Plumlee's Offseason Progress Paying Off
Suns Head Coach Jeff Hornacek isn’t a huge fan of overselling the individual. He doesn’t hand out Player of the Game acknowledgements. He prefers cautious optimism over eager compliments. He’s just as aware of what’s left on a player’s to-do list as what’s already checked off.
That being said, praise does come when it’s earned, and offseason acquisition Miles Plumlee has earned plenty of it. The second-year center became the answer to a question posed to Hornacek last week: who has been the most pleasant surprise on the Suns’ roster so far?
“If I had to say any one player right now, it’d probably be Miles,” Hornacek said. “When we got him, obviously he only played 55 minutes [total] in Indiana last year. When we got him, we watched him shoot the ball. He had a little bit of a hitch he said he was trying to work on. Offensively he didn’t look that great. He came here and worked his tail off for a month prior to the season.”
The effort has paid off for the former first-round pick, who has become a mainstay in the Suns’ big man rotation throughout the preseason. He finished with nine points, four rebounds and two blocks in just 21 minutes at Portland. In Phoenix’s most recent game, he came up with five points, five rebounds, a steal and an assist in just 14 minutes at Sacramento.
The production has come in a variety of ways, a big reason why the coaching staff has been impressed. Pick-and-roll sets, hustle plays and isolation opportunities have all proven to be surprisingly reliable options for a player once considered offensively limited.
“I think it’s just his offensive moves from what we saw when he first got here,” Hornacek said. “His athleticism, his ability to block shots, his ability to take it to the hole, I think we knew that about him. I think it was his shooting, his turnaround jump shots, his moves that he’s really worked on this last month and a half that he’s really gotten a lot better. He’s going to continue to improve with those moves. He’s become a real weapon down there.”
Plumlee’s offensive development was helped along by assistant coaches Mark West and Kenny Gattison. The current Suns big man spent the bulk of his offseason workouts with the former Phoenix post players, learning tricks of the trade that allowed his separate skills and knowledge to become a set of cohesive, in-game options.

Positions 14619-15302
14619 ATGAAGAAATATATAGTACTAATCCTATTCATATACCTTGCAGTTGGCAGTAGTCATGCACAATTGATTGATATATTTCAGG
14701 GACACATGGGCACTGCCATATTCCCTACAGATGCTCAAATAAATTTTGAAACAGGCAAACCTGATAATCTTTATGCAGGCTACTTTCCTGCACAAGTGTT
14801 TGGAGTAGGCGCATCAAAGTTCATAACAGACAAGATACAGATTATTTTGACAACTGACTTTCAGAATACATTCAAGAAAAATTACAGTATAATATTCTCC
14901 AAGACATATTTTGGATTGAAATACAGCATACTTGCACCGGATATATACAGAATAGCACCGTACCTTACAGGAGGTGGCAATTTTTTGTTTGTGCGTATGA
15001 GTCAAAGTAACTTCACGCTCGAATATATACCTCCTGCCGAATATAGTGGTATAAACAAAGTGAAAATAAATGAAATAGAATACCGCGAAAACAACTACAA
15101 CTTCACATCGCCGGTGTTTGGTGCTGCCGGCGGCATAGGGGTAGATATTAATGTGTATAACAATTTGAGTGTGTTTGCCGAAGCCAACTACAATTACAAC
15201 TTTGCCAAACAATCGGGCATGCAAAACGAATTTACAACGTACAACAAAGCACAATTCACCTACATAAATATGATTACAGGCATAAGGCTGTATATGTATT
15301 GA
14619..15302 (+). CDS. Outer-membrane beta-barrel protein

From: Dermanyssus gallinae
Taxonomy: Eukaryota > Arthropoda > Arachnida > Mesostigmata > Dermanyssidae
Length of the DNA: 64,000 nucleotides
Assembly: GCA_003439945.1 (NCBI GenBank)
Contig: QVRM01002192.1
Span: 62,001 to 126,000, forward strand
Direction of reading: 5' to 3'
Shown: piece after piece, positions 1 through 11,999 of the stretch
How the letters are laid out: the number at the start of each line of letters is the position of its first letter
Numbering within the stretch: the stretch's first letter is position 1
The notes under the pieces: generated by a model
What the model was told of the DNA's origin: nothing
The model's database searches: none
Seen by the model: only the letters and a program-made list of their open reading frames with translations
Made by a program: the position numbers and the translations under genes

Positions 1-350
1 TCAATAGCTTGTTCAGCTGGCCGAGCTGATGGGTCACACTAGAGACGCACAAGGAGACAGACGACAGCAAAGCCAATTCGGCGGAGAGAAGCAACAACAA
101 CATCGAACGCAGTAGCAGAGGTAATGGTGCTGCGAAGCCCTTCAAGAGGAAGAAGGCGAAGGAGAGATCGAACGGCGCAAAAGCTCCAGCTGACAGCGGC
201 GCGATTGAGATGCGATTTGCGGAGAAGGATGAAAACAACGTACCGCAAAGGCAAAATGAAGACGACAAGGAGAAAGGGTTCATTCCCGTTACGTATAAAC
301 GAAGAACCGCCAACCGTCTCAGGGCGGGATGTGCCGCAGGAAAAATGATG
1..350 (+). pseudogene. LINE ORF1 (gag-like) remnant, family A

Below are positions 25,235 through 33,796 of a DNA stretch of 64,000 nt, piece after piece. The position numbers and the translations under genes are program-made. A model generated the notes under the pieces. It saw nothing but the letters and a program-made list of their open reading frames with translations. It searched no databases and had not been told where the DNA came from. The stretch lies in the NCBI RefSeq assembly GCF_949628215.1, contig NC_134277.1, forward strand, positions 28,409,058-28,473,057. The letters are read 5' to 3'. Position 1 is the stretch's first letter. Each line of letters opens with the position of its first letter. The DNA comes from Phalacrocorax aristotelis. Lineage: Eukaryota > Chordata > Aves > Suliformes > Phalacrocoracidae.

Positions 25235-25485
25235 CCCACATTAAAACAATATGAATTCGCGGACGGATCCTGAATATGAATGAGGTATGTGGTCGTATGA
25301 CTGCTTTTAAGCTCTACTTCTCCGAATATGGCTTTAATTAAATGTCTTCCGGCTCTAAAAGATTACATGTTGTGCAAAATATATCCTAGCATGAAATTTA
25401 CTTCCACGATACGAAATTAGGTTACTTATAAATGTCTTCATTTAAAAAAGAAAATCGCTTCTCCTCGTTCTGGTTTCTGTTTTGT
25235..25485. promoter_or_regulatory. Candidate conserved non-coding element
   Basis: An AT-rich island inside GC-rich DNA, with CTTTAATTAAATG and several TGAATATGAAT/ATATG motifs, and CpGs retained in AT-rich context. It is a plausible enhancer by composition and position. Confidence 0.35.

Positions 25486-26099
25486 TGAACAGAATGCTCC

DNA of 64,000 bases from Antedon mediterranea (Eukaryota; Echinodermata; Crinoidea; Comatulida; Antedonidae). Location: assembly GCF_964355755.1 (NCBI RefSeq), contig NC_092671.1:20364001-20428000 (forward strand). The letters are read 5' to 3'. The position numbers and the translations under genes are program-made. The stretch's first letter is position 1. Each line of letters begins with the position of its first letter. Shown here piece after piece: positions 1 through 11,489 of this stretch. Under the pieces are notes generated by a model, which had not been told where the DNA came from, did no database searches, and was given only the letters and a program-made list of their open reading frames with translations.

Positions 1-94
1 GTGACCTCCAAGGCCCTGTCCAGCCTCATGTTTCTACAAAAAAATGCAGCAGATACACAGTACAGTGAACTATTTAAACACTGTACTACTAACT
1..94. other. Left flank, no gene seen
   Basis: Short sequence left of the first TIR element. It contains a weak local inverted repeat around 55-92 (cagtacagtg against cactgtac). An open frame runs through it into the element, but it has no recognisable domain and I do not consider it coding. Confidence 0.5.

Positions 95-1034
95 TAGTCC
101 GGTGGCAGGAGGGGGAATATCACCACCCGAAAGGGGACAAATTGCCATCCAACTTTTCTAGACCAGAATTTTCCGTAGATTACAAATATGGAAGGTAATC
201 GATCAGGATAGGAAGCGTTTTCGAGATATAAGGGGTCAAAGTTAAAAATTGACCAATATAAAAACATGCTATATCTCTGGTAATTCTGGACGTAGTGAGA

“He worked with our coaches Kenny Gattison and Mark West,” Hornacek said. “Now he’s at the point, [after] a short month, that he’s got the ball within 15 feet, we don’t mind him shooting it, making a move, making a post-up move. He’s proved it over and over in training camp and the preseason games that he can do it now. I think his confidence is at a point now where he can just play and not worry about things.
“I think [West and Gattison’s] perspective from having played in the league a long time, playing against big guys, they know not just how to teach you the moves, but more the objective behind it,” Plumlee said. “What you’re looking for, what you’re trying to do, what’s a good shot, how to get a good shot. A lot of those things you don’t learn growing up. People teach you here’s what it should look like, but you don’t know why. It’s a lot of learning the ‘why’ of things that I think is helping me out.”
Plumlee’s effort fits in well with the Suns’ current “tryout” status. With roster spots and roles up for grabs, the former Duke standout’s energy has become contagious while simultaneously providing a cycle of self-improvement.
At first, Plumlee was surprising teammates during scrimmages with his athleticism and nose for the ball. Now, he says, other Suns are preventing those plays and forcing him to counter with fundamentals.
“You get away with a lot of stuff when you’re athletic and bigger,” he said. “Now, I think I put pressure [on my teammates] to raise their game. In a real game you don’t just get in there free all the time. You’ve got to learn to how to swim off guys, set them up and fight for the rebound more. It’s making me a better player.”
Opportunity has provided the biggest lift to Plumlee’s progress, though Hornacek stressed he earned it in the first place with his play in workouts and training camp. The young big man’s resulting confidence has earned the coach’s confidence in return.
“He’s playing hard, he’s playing the right way,” Hornacek said. “He’s doing what we ask. That’s what you want from your players. Those are the guys that will get better as time goes on. Those are the guys that will help us win. If you had 15 Miles on the team, we’d be alright.”
“I feel like they’re getting a lot out of me and I’m improving every day here,” Plumlee said. “My confidence is growing a lot.”